Arthur Dent is living in a non-descript house overlooking the peaceful English countryside but...but then his world explodes--literally. Yes, The Hitch-Hikers Guide to the Galaxy is a comedy. It offers a chuckle a page. All you have to do is find the funny bites.
Published by Pan Books
an imprint of Macmillan Publishers
Published in 1976
Arthur Dent is blissfully unaware of... Well, a lot of things, actually. One of the biggest things is that his best friend Ford Prefect though pretending to be an out-of-work actor is, in fact, an alien--like from another planet. As it turns out, that's a good thing because when the earth explodes Ford being from another planet is the only thing that saves him.
What does it all mean?
Here's a guess: The Hitch-Hikers Guide to the Galaxy is about the encroachment of technology into our everyday lives.
When Douglas Adams wrote this book, in the 1970s, there were no social media. No cell phone. Heck, there weren't even personal computers. Hard to believe but true. Only a mere fifty years later, can we imagine our lives without the World Wide Web? Sometimes it's nice to try.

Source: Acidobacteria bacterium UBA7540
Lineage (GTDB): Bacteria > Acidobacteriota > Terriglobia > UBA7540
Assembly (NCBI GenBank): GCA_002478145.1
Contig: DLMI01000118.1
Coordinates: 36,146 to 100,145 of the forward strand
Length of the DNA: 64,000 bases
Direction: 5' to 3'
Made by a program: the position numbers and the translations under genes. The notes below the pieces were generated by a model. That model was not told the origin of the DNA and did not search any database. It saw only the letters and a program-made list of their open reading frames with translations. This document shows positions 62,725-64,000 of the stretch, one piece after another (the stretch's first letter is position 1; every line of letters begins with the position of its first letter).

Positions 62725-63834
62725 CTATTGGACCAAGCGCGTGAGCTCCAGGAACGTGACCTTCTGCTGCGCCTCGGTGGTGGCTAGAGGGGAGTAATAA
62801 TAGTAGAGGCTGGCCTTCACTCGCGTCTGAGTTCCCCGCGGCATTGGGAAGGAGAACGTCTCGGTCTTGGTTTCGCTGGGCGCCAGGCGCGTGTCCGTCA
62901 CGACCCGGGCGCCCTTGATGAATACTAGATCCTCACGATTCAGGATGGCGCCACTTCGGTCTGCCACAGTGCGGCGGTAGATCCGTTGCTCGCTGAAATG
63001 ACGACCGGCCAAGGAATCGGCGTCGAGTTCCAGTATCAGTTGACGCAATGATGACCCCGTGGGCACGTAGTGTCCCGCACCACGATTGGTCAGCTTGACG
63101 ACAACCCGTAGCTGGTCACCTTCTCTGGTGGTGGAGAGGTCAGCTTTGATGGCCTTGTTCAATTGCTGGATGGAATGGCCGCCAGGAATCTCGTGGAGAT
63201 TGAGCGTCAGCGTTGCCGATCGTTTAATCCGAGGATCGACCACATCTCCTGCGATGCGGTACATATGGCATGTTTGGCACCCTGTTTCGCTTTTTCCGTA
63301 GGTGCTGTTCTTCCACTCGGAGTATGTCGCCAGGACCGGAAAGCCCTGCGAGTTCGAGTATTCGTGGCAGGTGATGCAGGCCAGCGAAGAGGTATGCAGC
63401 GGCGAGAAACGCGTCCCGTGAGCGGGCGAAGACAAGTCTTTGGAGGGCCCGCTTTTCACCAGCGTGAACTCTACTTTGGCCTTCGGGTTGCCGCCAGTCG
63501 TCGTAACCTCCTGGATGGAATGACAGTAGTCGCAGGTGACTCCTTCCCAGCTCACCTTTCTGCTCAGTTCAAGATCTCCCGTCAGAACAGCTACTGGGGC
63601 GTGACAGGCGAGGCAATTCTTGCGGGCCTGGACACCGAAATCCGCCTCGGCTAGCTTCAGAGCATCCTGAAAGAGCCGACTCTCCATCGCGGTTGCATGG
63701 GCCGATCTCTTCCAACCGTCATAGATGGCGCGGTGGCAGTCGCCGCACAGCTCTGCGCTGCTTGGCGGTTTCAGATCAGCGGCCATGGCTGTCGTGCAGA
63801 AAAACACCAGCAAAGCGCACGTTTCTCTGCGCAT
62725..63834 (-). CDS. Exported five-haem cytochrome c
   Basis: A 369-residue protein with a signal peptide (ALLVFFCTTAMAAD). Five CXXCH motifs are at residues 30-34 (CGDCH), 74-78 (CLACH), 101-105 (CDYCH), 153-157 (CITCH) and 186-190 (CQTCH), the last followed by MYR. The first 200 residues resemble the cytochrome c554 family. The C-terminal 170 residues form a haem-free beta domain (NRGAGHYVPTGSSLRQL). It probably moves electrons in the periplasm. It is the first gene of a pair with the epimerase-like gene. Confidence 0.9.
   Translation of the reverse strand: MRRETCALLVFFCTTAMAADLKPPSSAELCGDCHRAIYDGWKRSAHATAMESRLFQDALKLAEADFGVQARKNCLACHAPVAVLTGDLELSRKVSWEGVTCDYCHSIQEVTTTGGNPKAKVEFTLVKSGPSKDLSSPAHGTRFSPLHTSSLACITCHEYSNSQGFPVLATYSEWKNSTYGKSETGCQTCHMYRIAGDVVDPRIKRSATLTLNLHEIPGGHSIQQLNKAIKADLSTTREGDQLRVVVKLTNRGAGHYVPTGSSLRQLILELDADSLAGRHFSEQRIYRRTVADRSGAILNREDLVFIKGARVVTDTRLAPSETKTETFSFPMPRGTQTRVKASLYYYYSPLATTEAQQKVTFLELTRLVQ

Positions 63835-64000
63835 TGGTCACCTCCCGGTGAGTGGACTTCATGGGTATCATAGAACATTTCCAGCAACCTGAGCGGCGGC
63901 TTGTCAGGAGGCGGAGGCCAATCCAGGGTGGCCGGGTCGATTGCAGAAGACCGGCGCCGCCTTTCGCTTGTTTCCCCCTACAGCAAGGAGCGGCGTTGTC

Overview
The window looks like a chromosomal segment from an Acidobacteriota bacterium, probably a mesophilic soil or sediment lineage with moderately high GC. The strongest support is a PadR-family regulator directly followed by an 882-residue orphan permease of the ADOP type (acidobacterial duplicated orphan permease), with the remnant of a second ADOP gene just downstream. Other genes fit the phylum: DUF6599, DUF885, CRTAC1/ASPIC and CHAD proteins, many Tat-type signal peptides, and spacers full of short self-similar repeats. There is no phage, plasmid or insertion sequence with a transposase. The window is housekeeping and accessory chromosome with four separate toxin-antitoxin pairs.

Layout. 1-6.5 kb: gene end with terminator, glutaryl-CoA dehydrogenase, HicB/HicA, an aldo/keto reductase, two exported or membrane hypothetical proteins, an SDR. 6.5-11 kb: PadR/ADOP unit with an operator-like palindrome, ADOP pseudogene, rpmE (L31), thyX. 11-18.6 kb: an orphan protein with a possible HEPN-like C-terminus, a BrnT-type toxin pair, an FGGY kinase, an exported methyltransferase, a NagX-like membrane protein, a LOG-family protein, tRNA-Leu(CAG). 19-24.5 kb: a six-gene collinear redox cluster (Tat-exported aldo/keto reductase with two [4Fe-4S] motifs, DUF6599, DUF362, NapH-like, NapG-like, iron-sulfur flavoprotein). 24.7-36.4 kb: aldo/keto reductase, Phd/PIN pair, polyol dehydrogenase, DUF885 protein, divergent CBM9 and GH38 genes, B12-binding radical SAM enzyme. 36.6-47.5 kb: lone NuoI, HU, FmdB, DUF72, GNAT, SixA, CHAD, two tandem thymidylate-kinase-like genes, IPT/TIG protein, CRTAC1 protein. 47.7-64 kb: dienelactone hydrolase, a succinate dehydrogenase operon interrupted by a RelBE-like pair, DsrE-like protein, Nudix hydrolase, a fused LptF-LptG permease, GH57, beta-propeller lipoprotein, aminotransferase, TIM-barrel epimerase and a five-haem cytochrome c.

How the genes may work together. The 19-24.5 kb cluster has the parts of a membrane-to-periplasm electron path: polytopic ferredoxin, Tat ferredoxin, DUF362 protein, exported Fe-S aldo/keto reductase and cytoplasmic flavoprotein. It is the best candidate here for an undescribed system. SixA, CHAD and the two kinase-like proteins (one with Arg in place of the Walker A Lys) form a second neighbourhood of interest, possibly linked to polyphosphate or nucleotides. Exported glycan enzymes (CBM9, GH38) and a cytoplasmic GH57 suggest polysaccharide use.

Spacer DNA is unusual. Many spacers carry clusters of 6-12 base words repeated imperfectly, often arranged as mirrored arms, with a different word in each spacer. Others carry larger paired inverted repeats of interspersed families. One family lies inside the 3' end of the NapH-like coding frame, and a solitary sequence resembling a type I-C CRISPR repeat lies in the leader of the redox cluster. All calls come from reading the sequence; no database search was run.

'"What's so unpleasant about being drunk?"
"You ask a glass of water."' (p.49)
I meet Arthur Dent when I was 21. I could relate to Arthur. My world, like his, had just exploded. (After coming home from participating in a nine-month youth group, I'd enrolled in university.)
After reading and loving Douglas Adams' books, I lent them to a friend and... and... The friend refused to give them back. In his defense--. Sorry, no, there's no defense for this crime.
Thankfully, my boyfriend, now husband, had the books. Did I marry him so I could re-read the series?
Next year my husband and I will celebrate our 30th anniversary. And I just re-read the first book in the series. So, no. I married him for love not books.
(in Manon's garden)